Kent State Men’s Basketball Holds Second Annual Autism Awareness Game
The COVID-19 pandemic has caused many disruptions and changes to people’s lives. The Kent State University men’s basketball team has been affected, too, with schedule changes, games played in nearly empty arenas and extra safety protocols in place. However, one of the things that has not changed is the team’s steadfast commitment to autism awareness.
The Kent State men’s basketball team will hold its second annual autism awareness game at 2 p.m. Saturday, Feb. 20, at the Memorial Athletic and Convocation (MAC) Center. Autism is a developmental disability that can cause significant social, communication and behavioral challenges. It affects individuals differently and to varying degrees. Though tickets are not being sold to Kent State games this season and fans will not be in the stands, those who tune in to the game will be able to learn more about autism while they cheer on their Golden Flashes against the Eastern Michigan University Eagles.
“The autism awareness game is one of the ways Kent State demonstrates its commitment to diversity, equity and inclusion,” said Lamar R. Hylton, Ph.D., Kent State’s vice president for student affairs. “Autism impacts many students and families in our community, and raising awareness of this important issue is key to helping us embrace those who are on the autism spectrum.”
Television viewers will hear and see autism-based information shared by the broadcast team along with a halftime interview with some key individuals on the university’s campus who provide support to Kent State students on the autism spectrum. Radio listeners will hear similar information and interviews. In addition, the social media accounts for Kent State Athletics and Kent State men’s basketball will also share information about autism leading up to and during the Feb. 20 game.
“Kent State wants to increase knowledge about autism because increased awareness is a critical step in creating an inclusive and welcoming environment,” said Amoaba Gooden, Ph.D., Kent State’s vice president for diversity, equity and inclusion.
To help drive awareness, the Kent State men’s basketball team will be wearing its autism awareness uniforms. Designed by Kent State student Trenton Johnston for last year’s inaugural autism awareness game, the space on the back of these Under ArmourⓇ uniforms that is usually designated for the names of players instead will display “1 in 54,” referring to the statistic from the Centers for Disease Control and Prevention that about 1 in 54 children has been identified with autism spectrum disorder. The prevalence of autism has increased as last year’s uniforms cited the previous statistic that 1 in 59 children has been identified with autism spectrum disorder. The Eastern Michigan Eagles’ staff will join the Golden Flashes in the awareness effort by wearing the autism puzzle pin.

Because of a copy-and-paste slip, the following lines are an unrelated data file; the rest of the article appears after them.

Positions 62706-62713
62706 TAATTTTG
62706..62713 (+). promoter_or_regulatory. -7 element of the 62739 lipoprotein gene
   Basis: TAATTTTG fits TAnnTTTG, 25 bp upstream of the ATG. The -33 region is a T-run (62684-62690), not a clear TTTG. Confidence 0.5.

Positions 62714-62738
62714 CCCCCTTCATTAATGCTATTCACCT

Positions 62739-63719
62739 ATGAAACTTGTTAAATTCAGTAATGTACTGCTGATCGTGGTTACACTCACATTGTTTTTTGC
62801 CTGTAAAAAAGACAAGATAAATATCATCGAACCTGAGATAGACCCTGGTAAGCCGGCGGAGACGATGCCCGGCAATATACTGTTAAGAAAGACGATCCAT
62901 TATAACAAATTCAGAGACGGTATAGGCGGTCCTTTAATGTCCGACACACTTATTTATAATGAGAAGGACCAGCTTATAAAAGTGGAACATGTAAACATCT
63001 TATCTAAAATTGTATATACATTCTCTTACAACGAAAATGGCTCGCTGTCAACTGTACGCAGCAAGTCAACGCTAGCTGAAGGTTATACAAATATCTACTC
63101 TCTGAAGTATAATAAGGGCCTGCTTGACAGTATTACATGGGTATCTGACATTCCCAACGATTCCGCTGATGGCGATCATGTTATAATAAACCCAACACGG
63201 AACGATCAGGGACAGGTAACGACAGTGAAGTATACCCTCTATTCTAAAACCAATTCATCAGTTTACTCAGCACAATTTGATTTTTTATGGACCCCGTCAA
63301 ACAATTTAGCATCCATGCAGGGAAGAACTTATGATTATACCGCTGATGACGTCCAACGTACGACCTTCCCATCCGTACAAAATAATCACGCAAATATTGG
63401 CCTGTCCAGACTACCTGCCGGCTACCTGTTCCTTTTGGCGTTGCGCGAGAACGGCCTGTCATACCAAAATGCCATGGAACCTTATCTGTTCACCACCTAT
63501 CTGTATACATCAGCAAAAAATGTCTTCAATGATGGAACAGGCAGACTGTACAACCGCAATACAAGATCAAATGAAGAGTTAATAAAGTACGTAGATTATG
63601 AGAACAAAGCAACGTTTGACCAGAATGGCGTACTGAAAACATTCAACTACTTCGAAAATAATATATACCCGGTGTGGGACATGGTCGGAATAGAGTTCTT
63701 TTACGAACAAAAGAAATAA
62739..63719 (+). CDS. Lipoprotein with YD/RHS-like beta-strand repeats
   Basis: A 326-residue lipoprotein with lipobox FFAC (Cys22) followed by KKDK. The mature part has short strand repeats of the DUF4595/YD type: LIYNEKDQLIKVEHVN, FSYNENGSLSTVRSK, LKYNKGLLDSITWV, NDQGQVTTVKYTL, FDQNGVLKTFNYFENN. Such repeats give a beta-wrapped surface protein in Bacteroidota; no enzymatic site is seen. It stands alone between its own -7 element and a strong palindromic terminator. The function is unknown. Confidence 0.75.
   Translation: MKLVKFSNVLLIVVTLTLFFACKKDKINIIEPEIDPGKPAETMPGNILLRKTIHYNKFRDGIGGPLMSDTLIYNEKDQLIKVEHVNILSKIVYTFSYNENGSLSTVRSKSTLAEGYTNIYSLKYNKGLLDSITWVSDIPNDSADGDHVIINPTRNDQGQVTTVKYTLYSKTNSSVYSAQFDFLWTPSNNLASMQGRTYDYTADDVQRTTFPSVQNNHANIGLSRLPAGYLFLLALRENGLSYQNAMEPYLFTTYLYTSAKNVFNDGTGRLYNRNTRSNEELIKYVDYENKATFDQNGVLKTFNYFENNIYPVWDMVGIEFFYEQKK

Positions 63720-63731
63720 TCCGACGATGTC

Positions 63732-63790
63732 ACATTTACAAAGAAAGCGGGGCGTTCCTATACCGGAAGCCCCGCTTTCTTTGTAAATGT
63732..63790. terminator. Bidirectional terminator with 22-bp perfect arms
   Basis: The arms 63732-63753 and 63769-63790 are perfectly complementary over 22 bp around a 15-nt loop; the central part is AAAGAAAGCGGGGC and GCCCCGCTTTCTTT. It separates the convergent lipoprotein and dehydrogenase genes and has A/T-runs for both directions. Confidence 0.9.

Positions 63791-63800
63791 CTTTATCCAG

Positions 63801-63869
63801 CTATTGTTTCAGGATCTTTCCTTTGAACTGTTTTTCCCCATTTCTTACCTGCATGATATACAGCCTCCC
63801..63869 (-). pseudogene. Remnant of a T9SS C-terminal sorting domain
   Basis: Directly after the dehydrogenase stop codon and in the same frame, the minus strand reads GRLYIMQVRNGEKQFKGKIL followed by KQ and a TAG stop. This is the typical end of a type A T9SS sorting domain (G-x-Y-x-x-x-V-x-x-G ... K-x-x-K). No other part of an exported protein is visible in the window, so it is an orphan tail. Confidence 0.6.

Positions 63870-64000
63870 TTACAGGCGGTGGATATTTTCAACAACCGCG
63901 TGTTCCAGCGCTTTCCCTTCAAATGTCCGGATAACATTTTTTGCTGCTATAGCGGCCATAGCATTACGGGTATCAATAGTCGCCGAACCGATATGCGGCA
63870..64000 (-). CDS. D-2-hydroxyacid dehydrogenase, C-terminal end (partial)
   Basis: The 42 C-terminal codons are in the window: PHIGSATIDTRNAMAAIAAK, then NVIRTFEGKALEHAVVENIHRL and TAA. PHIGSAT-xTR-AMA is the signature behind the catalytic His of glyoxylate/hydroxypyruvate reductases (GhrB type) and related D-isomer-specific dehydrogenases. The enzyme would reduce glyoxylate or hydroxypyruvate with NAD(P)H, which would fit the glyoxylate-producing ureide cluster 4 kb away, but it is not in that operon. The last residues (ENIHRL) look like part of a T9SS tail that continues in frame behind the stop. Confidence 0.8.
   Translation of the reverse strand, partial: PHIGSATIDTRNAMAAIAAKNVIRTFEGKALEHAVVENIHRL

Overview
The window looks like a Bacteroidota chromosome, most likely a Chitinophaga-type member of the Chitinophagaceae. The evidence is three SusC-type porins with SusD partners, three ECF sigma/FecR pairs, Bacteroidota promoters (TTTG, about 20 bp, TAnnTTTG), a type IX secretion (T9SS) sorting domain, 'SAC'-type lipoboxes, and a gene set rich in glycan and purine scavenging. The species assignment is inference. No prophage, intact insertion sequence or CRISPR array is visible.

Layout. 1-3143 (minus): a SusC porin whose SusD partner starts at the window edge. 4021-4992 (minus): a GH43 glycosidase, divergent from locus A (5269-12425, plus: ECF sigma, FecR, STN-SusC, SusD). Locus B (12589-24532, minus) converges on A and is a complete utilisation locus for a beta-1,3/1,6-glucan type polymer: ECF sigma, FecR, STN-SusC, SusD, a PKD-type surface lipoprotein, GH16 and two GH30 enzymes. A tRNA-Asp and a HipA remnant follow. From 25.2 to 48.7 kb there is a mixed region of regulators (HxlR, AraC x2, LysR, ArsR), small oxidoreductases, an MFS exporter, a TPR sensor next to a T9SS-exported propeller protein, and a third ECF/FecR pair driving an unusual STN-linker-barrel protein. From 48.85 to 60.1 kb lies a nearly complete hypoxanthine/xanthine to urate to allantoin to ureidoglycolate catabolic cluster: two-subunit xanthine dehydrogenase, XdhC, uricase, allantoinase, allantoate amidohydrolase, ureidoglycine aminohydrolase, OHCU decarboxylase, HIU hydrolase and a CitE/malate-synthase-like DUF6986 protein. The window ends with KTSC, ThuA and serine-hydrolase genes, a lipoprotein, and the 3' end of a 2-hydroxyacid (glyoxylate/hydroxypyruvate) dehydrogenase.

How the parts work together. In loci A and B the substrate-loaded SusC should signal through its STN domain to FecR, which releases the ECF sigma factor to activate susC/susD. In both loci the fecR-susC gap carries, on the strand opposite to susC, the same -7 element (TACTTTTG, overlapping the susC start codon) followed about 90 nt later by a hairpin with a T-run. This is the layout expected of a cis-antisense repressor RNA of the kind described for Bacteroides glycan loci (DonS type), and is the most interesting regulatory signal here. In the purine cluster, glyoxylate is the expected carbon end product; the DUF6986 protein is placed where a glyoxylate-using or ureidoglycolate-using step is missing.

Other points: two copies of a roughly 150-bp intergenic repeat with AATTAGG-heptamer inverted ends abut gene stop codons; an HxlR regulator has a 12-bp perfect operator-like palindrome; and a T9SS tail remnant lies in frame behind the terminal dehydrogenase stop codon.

Kent State’s autism awareness game will air on TV on ESPN3 and on radio on the Kent State Radio Network that is accessible at www.kentstatesports.com and on the Kent State Athletics app. The TV broadcast team is play-by-play announcer Dave Wilson with Ben Pagani, a junior journalism major at Kent State and sports director at Kent State TV2, providing color commentary. The radio broadcast team is Dan Griffin, Kent State’s director of athletics communication, as play-by-play announcer with Sean Fitzgerald, a senior journalism major at Kent State and sports director at Black Squirrel Radio, as the color commentator.
The autism awareness game is being held in collaboration with Kent State’s Division of Diversity, Equity and Inclusion and Student Accessibility Services.
For more information about Kent State Athletics, visit www.kentstatesports.com.
For more information about autism initiatives at Kent State, visit www.kent.edu/diversity/autism-initiatives.
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The side of the Kent State University men’s basketball uniform shorts for the autism awareness game features the autism puzzle ribbon.